Human Factors and Patient Comfort
There are many ways to design for comfort, but first you need to define what comfort is. The Oxford English dictionary defines comfort as “a state of physical ease and freedom from pain or constraint”. Even by this definition, it is subjective. “Constraint”— what is that? Is a t-shirt constraining? Is a jacket constraining? Is a hammock constraining? Is a head brace constraining? The answer to all of these questions is yes.
Think of putting a dog in a coat for the first time. They shake and scratch and run like, well, mad dogs. But, after a short time they stop. And the next time you put the coat on them they’re fine. People are the same. What differentiates a t-shirt from a head brace in terms of comfort is your mental preparation for what’s about to happen. In medical devices this is very important to remember. If you think something is going to be 25 kg of weight on your chest (Heavy) and it’s only 10 kg, will your brain tell you it’s comfortable?
Industrial designers use formative and summative evaluations in conjunction with design thinking techniques to help them understand the importance and level of mental preparation required and how that pertains to the accepted level of comfort.
Another important criteria while designing for comfort is understanding how long the comfort is required. An analogy I have used in the past: Lying in bed for eight hours is comfortable, but lying in bed for 80 hours is not. In the same light, wearing a medical device for eight hours many not be comfortable but wearing it for eight minutes might be. Remember what the device function is and how long it is required.
Other considerations include how the device will be perceived. Use materials, forms and colors that personify and reinforce a predetermined idea of comfort. Comfort is subjective, so if the patient believes it is comfortable, it’s more likely to succeed.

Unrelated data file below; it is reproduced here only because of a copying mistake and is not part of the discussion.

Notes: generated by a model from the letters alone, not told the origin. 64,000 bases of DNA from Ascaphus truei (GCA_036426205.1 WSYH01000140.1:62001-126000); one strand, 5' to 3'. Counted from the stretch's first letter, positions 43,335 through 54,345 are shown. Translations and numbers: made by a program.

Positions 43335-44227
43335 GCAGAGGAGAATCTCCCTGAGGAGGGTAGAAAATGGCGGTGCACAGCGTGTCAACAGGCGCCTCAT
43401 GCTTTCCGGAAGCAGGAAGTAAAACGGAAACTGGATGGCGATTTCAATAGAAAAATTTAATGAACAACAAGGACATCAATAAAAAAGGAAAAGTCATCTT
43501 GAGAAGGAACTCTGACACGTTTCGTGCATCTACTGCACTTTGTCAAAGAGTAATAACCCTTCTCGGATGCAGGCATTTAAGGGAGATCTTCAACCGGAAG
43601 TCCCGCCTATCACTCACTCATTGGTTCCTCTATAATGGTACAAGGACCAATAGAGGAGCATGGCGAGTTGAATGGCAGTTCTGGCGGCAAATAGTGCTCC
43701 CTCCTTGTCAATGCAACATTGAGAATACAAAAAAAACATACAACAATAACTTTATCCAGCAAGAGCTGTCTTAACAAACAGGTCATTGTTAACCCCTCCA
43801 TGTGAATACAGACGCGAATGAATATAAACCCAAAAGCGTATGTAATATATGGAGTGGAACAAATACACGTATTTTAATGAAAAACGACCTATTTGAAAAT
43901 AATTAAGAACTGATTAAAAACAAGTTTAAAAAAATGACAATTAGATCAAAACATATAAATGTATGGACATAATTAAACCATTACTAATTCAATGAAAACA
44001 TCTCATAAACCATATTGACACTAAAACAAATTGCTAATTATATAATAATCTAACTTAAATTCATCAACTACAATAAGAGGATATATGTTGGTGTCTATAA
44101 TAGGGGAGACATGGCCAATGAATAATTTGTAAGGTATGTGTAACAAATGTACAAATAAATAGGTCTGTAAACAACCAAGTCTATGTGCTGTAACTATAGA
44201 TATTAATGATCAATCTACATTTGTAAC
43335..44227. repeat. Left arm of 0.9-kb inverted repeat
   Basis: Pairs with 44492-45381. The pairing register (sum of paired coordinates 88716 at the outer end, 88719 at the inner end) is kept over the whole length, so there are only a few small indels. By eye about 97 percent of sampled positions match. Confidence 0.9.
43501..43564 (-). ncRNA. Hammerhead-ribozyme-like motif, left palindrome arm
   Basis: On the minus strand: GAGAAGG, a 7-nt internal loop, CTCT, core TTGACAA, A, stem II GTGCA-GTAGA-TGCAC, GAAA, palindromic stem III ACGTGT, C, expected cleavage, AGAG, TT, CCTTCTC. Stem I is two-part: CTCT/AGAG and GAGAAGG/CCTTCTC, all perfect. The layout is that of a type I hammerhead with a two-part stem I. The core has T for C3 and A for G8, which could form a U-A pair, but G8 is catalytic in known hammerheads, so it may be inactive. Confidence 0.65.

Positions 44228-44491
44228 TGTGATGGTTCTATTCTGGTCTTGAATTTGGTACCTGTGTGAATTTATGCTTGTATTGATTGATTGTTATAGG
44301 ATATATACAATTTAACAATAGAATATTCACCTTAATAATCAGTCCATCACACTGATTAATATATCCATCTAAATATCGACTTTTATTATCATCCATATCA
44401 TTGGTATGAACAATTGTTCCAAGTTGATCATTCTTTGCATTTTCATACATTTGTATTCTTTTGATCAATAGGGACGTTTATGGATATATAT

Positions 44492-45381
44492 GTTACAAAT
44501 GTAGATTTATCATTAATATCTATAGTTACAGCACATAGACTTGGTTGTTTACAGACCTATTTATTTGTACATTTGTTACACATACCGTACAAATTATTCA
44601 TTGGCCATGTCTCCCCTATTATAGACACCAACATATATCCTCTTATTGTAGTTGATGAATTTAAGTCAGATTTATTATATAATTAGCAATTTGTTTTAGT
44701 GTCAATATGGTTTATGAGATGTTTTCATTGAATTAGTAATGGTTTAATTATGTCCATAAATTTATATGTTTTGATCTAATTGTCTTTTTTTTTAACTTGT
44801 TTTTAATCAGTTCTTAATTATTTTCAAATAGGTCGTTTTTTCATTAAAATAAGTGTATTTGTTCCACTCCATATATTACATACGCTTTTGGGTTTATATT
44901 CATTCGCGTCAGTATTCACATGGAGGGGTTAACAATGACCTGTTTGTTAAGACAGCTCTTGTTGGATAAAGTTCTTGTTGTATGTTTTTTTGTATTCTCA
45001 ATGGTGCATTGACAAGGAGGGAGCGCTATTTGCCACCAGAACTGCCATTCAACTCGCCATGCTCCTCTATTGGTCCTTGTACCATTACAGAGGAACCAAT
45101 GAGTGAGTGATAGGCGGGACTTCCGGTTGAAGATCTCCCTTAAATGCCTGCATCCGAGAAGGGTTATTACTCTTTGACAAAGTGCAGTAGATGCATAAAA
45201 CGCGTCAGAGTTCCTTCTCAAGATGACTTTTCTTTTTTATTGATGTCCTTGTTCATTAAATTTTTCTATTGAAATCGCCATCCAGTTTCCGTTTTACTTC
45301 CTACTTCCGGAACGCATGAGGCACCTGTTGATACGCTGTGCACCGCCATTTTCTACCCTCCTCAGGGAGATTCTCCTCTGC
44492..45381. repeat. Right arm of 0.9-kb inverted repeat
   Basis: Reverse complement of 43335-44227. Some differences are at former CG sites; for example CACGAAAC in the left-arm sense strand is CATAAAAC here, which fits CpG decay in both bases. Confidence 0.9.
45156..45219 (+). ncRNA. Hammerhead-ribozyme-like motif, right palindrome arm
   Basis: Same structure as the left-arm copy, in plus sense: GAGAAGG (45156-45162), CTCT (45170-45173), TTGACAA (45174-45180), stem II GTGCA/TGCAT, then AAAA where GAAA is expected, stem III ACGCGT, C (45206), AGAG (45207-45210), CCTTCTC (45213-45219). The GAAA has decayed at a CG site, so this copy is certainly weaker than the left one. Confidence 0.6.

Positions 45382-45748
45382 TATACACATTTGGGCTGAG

Design for comfort or any other added value brought by human factors engineering and industrial design is something no mechanical or electrical engineer alone could likely accomplish no matter how well he/she followed the guidelines set out in the regulations.
One of the client requirements for a product recently released to clinical trials was that the device be comfortable. Using the criteria listed above, we were able to qualify and quantify a level of comfort resulting in objective results that could be documented as a proof of comfort.
This is a great example of the added value industrial design and human factors engineering brings to the medical device field. The product of the synergy between these two disciplines is the reason that more medtech companies are hiring more industrial designers and human factors professionals to their teams.
More than just a regulatory requirement, industrial designers touch on all aspects of medical device development, from software to purchasing to mechanical, electrical, human factors and finally, regulatory. At the end of the day, nothing sells a product faster than word of mouth. In today’s market of social media, this has never been truer. Having a human factors and industrial design team at the core of product development enables the product to evolve in a way that is relatable to everybody. The product will tell the story of its creation through form, color and texture using the interactions and affirmations of test subjects, KOLs and internet forums to empower it. The resulting device will be much more than just a fantastically functional and safe device. It will have the human factor.
- Wong, K., Tu, J., Sun, Z., and Dissanayake, D. W. (May 29, 2013). “Methods in Research and Development of Biomedical Devices”. World Scientific Publishing.